Washington State Position Previews - Defense

EUGENE, OR - OCTOBER 29: Quarterback Bryan Bennett #2 of the Oregon Ducks avoids the diving tackle of Deone Bucannon #20 of the Washington State Cougars in the third quarter of the game at Autzen Stadium on October 29, 2011 in Eugene, Oregon. - Steve Dykes

Each week, we take a look at the various fronts of Washington's upcoming opponent. Today, we look at the defense of the Washington State Cougars.

A quick addendum to yesterday's offensive preview: Apparently, quarterback Connor Halliday wasn't present at Monday's practice for unexplained reasons, which certainly raises the question of whether or not he would see the field on Friday if he were needed. Leach said afterward that Jeff Tuel would "probably start" the Apple Cup, so take from that what you will.

There's not a whole lot that this defense does correctly. Going into the Apple Cup, Wazzu's D ranks 105th in scoring defense, 78th in rushing defense and 103rd in passing defense. Moreover, their one strength, rushing the quarterback, took a difficult blow when their best pass rusher didn't practice on Monday due to an apparent knee injury. Even with Washington's offensive struggles this year, you'd have to think that WSU's only chance of winning this game will come from relying on their passing game to make this a high-scoring affair.

Defensive Line: Allow me to remind you that Mike Leach trotted out the defensive line along with their offensive counterparts in the aftermath of the Utah game, lest you forget that, in his estimation, their effort "wasn't much better" than the offensive line's, whose play "bordered on cowardice." On paper, there's not much reason to fear this unit: they neither control the line of scrimmage (giving up an average of 4.1 yards per rushing attempt) nor swarm effectively to the ball carrier (only one player, redshirt freshman tackle Xavier Cooper, ranks among the Cougars' top-10 tacklers). Every 3-4 defense is predicated on having a dominant nose tackle who can demand double- or even triple-teams, and Wazzu simply doesn't have that type of personnel available yet.

Linebacker: The Cougars' defensive scheme calls for its four linebackers to pick up the slack that inherently comes from playing just three down linemen, though Travis Long plays more of a rush end-type of position as opposed to that of a true outside linebacker. For the most part, this unit has responded relatively well to that challenge, with four WSU linebackers -- Long, Darryl Monroe, Justin Sagote and Cyrus Coen -- ranked among the conference's top 45 tacklers, and three -- Long, Monroe and Coen -- among the top 25 in sacks. Unfortunately for Wazzu, as if their season wasn't enough of a train wreck already, Josh Wright of the Spokesman-Review reported yesterday that Long, a senior, sat out Monday's practice due to an apparent knee injury that could keep him on the sidelines during Friday's game. In addition to being WSU's best defender -- his 9.5 sacks ranks fourth in the conference -- Long has been an absolute soldier for the Cougar program during the last four years, and his hard work has been rewarded with a career 9-38 record. I know that we tend to become a bit tribal during rivalry weeks like this one, but can we all just take a step back and acknowledge how heartbreaking it has got to be for this kid to potentially miss out on the closest thing he'll get to a bowl game in his collegiate career? Anyway, filling in for Long will primarily be sophomore Logan Mayes, whom defensive coordinator Mike Breske said "is going to play a lot more" in the Apple Cup than he has in past games this season.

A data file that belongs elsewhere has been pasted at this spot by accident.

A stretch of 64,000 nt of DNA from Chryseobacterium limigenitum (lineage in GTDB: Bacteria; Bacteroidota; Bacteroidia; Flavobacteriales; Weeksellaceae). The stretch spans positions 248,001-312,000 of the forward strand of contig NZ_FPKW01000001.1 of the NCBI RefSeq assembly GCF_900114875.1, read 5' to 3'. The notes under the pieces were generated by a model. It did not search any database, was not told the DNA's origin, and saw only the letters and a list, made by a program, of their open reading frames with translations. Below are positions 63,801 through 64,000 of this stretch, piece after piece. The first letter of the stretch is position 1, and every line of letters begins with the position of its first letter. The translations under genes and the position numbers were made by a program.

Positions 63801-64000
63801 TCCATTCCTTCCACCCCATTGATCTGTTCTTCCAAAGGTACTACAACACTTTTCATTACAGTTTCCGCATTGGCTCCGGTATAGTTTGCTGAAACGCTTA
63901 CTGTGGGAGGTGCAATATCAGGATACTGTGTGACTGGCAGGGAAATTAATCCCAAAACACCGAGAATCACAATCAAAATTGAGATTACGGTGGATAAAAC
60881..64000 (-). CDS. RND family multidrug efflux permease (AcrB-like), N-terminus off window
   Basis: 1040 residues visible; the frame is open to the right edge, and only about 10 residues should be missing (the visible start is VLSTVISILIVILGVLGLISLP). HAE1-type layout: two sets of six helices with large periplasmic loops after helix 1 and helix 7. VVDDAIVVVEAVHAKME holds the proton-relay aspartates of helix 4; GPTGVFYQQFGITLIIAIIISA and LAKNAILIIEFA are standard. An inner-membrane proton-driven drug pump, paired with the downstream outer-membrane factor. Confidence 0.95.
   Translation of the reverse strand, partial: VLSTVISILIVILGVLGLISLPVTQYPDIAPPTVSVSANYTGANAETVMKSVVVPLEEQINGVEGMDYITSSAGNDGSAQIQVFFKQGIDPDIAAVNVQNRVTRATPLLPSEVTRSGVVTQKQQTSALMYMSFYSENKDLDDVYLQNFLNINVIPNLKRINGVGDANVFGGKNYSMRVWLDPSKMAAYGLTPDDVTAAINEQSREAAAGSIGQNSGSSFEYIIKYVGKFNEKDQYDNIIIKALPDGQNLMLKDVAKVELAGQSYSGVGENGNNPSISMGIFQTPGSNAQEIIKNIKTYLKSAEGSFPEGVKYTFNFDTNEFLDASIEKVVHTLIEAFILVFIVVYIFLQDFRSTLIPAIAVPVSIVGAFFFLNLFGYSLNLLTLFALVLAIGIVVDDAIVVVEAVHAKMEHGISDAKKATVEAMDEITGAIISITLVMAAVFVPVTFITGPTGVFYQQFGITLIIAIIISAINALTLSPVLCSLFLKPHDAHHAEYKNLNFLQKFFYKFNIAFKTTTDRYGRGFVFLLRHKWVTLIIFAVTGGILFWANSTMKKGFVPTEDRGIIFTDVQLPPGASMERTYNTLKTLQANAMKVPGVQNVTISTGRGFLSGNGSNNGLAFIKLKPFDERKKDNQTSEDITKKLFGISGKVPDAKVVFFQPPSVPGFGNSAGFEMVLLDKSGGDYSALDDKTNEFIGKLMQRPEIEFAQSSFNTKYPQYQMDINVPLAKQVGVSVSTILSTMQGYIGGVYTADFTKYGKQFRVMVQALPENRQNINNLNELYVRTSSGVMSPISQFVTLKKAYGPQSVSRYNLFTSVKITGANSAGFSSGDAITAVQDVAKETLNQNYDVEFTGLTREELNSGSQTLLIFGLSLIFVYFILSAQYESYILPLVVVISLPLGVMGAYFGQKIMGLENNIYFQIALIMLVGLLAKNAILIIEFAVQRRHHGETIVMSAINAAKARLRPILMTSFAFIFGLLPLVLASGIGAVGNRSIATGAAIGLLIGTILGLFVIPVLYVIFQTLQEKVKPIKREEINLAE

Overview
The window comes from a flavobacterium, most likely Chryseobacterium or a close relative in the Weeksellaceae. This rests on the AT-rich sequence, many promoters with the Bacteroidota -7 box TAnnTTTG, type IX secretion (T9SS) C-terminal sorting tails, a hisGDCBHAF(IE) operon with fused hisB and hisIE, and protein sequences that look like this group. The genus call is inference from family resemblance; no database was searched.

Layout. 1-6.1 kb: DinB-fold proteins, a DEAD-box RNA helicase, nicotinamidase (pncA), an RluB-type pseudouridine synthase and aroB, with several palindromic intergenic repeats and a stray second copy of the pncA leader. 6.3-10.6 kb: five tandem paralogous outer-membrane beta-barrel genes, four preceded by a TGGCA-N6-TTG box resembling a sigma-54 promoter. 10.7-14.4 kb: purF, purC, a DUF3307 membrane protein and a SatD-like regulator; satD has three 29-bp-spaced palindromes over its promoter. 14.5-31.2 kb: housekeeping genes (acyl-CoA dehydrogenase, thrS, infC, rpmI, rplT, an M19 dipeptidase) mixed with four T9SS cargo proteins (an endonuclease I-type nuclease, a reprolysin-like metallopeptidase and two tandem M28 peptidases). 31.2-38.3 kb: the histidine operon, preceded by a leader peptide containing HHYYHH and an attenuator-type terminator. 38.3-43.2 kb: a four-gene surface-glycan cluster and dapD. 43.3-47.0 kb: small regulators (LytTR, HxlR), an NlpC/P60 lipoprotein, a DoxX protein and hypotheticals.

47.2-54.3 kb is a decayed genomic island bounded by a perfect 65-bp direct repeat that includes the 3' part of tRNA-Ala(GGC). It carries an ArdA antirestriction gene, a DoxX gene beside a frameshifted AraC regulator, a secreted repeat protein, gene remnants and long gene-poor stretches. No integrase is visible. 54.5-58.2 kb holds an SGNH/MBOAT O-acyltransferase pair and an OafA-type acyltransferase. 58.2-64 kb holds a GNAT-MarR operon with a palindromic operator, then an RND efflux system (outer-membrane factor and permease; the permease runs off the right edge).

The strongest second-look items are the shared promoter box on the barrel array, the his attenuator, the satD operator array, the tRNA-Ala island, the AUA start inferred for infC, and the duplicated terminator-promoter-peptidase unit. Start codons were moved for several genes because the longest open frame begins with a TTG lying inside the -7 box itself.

Cornerback: Oh, Nolan Washington. You might not be a starter, but I know a certain player named Kasen Williams who will be happy to see you again. Wazzu's starting CBs are fifth-year senior Daniel Simmons and fourth-year junior Anthony Carpenter, who have a combined three interceptions and 5.0 tackles for loss. Carpenter is the rangier athlete of the two, so he'll likely be assigned to cover the aforementioned Williams for the majority of Friday afternoon, but like most teams the Huskies have faced, this defense simply doesn't appear to have a response for an athletic tight end like Austin Seferian-Jenkins. Look for UW to try to establish a run game via former WSU commit Bishop Sankey in order to create one-on-one matchups that leave WSU's undersized corners on islands with Washington's receivers.

Safety: Husky fans will see at least one familiar name in the Cougar backfield in Casey Locker, the younger cousin of former Husky quarterback Jake Locker. He's been a steady presence in the Cougar backfield, playing in Wazzu's last nine contests and making 56 tackles in them, but is hardly an elite player. Starting next to Locker is Deone Bucannon, a junior who was suspended earlier this year for the first half of WSU's game against UNLV for a late hit that he delivered to a defenseless Eastern Washington receiver. Despite the missed time, Bucannon is far and away the Cougars' most productive defensive back, registering 95 tackles (third in the conference) and four picks.

As always, thanks to College Football Statistics, ESPN and College Injury Report for the relevant data that went into this article. You can follow me on Twitter by clicking below.

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